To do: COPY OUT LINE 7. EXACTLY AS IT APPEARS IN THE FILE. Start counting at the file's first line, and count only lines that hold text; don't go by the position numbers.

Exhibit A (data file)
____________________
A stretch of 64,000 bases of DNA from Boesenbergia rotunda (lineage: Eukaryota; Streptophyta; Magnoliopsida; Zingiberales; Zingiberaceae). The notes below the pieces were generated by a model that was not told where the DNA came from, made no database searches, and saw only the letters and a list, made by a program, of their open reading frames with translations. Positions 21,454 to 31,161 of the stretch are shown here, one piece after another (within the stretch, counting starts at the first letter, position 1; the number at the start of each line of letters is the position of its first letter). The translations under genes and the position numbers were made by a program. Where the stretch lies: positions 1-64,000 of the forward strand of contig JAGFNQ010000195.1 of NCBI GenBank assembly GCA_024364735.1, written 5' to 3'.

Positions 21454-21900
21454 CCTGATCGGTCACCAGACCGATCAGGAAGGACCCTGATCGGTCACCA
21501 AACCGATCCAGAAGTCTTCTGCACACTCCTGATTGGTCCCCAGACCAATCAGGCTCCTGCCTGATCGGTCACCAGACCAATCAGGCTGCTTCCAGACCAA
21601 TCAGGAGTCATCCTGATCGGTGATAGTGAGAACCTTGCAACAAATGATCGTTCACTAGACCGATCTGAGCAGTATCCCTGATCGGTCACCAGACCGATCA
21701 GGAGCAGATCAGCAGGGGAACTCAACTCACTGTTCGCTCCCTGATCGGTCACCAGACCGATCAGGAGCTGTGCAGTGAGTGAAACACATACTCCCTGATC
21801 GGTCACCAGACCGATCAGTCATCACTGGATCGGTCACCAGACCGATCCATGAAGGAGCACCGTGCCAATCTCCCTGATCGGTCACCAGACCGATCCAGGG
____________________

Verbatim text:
21801 GGTCACCAGACCGATCAGTCATCACTGGATCGGTCACCAGACCGATCCATGAAGGAGCACCGTGCCAATCTCCCTGATCGGTCACCAGACCGATCCAGGG